“I anticipate that a common allegation will be that a redundancy was preconceived because the employee had previously been selected for furlough.”
In terms of working practices, the pandemic will have left at least one very positive legacy. Old presumptions about the value working from home have been swept away. It is very likely that a requirement to work five days per week from the office will no longer be the default setting. One concrete improvement this should bring is reducing the perception that being a working parent with caring responsibilities means you are less able to contribute to the success of a business.
Why employment rights matter more than ever in this time of crisis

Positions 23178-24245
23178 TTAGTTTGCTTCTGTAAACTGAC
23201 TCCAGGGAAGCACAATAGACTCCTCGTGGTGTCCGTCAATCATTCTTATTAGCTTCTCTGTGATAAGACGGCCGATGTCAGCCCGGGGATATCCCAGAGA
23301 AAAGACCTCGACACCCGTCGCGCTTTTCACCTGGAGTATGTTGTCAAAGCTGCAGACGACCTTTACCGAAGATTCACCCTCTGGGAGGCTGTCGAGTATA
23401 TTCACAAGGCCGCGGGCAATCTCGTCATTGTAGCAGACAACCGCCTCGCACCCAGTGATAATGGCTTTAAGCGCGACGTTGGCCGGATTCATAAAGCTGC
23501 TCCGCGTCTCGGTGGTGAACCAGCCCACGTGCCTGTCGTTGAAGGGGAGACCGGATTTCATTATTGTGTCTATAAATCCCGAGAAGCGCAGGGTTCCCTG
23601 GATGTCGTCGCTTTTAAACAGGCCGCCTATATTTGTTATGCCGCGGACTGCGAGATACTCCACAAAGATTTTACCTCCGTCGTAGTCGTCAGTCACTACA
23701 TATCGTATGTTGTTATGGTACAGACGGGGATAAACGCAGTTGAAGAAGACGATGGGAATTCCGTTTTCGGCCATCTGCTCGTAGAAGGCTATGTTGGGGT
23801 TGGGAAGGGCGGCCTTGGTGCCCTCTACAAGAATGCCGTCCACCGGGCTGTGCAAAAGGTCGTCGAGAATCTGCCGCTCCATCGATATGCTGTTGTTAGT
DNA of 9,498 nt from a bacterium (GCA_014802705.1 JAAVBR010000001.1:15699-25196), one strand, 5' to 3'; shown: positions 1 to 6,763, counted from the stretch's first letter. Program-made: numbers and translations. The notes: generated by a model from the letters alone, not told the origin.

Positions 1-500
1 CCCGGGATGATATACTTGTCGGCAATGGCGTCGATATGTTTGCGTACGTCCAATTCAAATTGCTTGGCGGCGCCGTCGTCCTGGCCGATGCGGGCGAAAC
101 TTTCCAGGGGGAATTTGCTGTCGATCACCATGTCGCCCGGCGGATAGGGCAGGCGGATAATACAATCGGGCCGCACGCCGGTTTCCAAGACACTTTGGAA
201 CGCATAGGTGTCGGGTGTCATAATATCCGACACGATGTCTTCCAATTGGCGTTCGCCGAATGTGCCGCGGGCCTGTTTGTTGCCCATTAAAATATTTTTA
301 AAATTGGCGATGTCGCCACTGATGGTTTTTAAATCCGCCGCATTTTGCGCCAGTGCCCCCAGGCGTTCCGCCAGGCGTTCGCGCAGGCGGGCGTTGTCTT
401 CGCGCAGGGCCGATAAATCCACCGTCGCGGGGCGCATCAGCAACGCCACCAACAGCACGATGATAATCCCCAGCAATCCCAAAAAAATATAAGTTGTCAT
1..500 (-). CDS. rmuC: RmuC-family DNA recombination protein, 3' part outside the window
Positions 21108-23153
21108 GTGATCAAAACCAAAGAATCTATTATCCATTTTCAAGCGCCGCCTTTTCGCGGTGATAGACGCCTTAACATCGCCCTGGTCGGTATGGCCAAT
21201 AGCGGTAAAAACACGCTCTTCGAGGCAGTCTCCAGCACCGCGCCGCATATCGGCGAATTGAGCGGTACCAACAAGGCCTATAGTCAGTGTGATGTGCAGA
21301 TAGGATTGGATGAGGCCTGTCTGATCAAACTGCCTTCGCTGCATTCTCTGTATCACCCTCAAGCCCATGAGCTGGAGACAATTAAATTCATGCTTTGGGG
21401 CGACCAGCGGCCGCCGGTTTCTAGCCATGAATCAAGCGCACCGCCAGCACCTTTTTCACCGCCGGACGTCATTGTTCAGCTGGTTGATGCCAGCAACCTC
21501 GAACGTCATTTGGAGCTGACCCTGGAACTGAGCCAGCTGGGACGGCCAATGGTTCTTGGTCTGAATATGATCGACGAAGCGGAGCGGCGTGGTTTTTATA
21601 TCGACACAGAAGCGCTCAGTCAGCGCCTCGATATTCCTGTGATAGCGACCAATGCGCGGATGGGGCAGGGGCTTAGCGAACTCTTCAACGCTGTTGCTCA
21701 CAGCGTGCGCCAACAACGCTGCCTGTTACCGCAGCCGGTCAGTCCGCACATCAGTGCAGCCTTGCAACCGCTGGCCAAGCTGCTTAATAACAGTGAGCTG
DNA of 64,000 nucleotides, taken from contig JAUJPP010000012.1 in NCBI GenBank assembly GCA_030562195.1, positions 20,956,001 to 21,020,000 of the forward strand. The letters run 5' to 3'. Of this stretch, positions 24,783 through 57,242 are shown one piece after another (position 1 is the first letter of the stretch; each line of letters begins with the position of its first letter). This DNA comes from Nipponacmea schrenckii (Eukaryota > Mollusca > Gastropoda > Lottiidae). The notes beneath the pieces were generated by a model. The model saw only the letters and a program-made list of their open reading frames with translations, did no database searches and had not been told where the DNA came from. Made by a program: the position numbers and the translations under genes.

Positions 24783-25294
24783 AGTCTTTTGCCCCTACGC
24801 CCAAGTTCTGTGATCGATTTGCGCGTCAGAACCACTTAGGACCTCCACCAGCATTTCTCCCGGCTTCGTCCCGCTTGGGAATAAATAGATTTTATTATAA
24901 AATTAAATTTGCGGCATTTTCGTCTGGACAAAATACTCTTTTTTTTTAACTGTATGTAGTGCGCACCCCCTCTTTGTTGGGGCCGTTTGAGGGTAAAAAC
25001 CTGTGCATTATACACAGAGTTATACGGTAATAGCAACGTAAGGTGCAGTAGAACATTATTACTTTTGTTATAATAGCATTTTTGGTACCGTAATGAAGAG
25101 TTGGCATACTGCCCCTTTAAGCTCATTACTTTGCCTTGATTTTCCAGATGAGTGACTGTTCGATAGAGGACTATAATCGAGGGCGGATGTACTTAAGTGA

In normal times, many employees who are unhappy about the termination of their employment choose not to bring grievances or employment tribunal claims because they prefer to focus on their new jobs. However, the impact of the pandemic on the economy is going to make it very difficult for a lot of people to find a new job at the same level as a job they have lost. For this reason, how businesses treat their people matters more than ever. The employers that are likely to come out of this the best are those have been open with their workforces throughout the crisis about the extent and limit of what they have been able to do to mitigate the impact of the crisis and have genuinely consulted with them about changes to working practices. About Russell Dann Russell specialises in employment and discrimination law and has spent his entire legal career in leading employment law teams. He works closely with clients to understand their commercial and practical needs and always aims to give cost effective and clear advice. Work includes advising employers and individuals on all aspects of the employment relationship: Employment Tribunal claims, disciplinaries and grievances, incentives, negotiations before and during employment, restrictive covenants, dismissal, settlement agreements, discrimination, flexible working, off-payroll working, restructures and TUPE, data protection, data subject access requests, working time and holiday pay. Russell also deals with large scale litigation in the Employment Tribunal and civil courts. As part of Clarkslegal’s strategic support to UK employers, Russell is a member of the UK delegation to the International Labour Organisation: representing UK businesses on cross-jurisdiction employment matters, international labour standards and supply chain governance.